A new Goldman Sachs report considers the extent to which student debt is weighing on homeownership rates for Millennials. Reuters

Little more than a third of all Americans less than 35 years of age now own homes -- 35.9 percent, to be precise -- the lowest share since the government began tracking such numbers more than two decades ago. At the same time, Americans are confronting a mountain of student loan debt, some $1.2 trillion.

Economists are growing concerned that -- at least among those facing the highest levels of debt -- those two realities are connected. That dynamic that could sap vigor from the economy for years to come.

"It's critical to the macroeconomy to have a liquid housing finance system and a home buying market,” said Jared Bernstein, a senior fellow at the Center on Budget and Policy Priorities. "Residential investment is a small but very cyclical part of GDP growth. And without the ability of homebuyers to meet their demands, there’s a constraint on growth coming out of recession that has been pretty evident in recent months.”

A Goldman Sachs report on the millennial generation and the housing market -- reported by the Washington Post's Wonkblog -- finds those grappling with more than $50,000 in student loan debt or payments that exceed more than 5 percent of their monthly income are significantly less likely to buy a home than their peers.

The good news: "Small to moderate amounts of student loans do not appear to reduce the homeownership rate noticeably," said Goldman economists Eli Hackel and Hui Shan, the authors of the study.

The proportion of borrowers who carry more than $50,000 in debt stands at 7 percent of 25- to 34-year-old households, Goldman's analysis of household data from the 2010 Survey of Consumer Finance indicated.

“In aggregate," the study concludes, "we do not see student debt threatening housing demand at the macro level yet."

But the study also noted debt-to-income ratios have risen "sharply" for student borrowers in the past 10 years. That ratio can make a big a difference to lenders.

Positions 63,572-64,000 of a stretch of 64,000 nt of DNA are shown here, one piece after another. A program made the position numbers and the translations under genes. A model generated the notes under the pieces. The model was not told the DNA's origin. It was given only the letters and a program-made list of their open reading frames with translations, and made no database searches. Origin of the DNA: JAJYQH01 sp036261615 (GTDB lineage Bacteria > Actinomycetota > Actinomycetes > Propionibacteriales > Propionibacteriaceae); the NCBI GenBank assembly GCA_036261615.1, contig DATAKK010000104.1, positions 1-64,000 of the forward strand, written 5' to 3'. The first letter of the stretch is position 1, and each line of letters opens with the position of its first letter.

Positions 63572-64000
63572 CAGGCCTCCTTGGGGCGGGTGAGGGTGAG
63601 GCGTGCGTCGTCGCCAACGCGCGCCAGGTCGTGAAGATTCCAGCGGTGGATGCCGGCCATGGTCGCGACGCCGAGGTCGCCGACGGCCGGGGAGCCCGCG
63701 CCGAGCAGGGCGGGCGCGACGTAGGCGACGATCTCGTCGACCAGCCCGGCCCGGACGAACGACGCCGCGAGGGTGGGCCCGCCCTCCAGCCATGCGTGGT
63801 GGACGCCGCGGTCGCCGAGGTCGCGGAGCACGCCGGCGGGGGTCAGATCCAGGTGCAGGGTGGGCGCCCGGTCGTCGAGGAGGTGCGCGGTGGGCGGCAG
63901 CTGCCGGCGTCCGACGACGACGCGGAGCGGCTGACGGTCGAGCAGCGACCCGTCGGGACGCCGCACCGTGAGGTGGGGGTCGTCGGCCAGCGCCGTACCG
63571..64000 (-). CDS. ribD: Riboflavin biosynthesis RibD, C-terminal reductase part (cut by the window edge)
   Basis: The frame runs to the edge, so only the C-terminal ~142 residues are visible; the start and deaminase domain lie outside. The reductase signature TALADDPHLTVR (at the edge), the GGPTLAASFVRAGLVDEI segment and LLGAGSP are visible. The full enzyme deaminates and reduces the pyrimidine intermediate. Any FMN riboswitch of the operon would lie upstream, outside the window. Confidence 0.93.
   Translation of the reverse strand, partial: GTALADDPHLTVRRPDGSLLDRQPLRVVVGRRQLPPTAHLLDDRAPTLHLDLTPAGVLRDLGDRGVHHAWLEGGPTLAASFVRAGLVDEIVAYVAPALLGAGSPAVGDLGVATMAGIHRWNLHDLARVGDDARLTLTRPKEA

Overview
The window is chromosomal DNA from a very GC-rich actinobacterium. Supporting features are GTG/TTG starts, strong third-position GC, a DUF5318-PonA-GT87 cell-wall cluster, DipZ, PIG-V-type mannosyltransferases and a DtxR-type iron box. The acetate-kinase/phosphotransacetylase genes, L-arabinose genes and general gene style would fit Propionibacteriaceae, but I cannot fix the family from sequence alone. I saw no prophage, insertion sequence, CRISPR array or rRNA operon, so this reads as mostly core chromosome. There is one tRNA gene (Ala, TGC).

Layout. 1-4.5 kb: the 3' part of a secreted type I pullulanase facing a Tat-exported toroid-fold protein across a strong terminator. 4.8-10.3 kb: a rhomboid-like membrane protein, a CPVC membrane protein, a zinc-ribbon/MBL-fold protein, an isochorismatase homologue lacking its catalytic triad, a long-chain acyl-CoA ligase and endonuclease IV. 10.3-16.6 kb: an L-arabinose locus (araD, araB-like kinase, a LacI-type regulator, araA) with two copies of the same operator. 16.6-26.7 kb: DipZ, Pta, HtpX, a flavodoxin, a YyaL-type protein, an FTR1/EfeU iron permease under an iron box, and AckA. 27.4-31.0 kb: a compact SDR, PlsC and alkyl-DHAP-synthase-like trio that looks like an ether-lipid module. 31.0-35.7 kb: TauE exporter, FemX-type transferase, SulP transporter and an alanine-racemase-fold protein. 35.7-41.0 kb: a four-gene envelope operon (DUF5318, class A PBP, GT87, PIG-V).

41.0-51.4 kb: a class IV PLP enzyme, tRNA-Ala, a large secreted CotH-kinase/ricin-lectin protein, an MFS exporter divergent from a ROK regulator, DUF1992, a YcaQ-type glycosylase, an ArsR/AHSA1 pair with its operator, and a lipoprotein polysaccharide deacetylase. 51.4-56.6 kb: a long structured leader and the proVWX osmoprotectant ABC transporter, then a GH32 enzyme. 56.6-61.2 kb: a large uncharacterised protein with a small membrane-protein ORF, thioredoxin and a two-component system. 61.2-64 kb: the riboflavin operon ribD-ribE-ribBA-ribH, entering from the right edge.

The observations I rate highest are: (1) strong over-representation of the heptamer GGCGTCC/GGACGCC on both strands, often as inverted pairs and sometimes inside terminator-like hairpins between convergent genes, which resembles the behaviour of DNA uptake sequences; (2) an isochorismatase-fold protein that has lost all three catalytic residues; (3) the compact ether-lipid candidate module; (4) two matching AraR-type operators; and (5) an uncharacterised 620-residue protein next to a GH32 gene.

"Nearly 60 percent of bankers rated high debt-to-income ratios as the one factor that makes them most hesitant to approve a consumer loan, according to a recent survey by FICO, developer of the nation's most widely used scoring formula," the Washington Post reported.

"Lenders are still being quite tight-fisted around credit, with memories of the really insufficient underwriting that was going on a few years ago still fresh in their minds," Bernstein told IBTimes. "Where risk was underpriced, now it’s often over-priced.”

Taken together, higher overall indebtedness and more monthly income going to cover student loan payments could make young people increasingly reluctant -- and also unable -- to take on the burden of home ownership. Given that a homeowner is also a consumer and an employer -- writing checks to carpenters, plumbers, landscapers and home furnishing retailers, among others -- that threatens to be a drag on overall economic activity.

“We really can’t get to a more full-fledged recovery until the nation’s housing market starts firing on all cylinders," said Richard Fry, a senior researcher at the Pew Research Center who studies the economic well-being of young adults. "The fact of the matter is, millennials aren’t there yet.”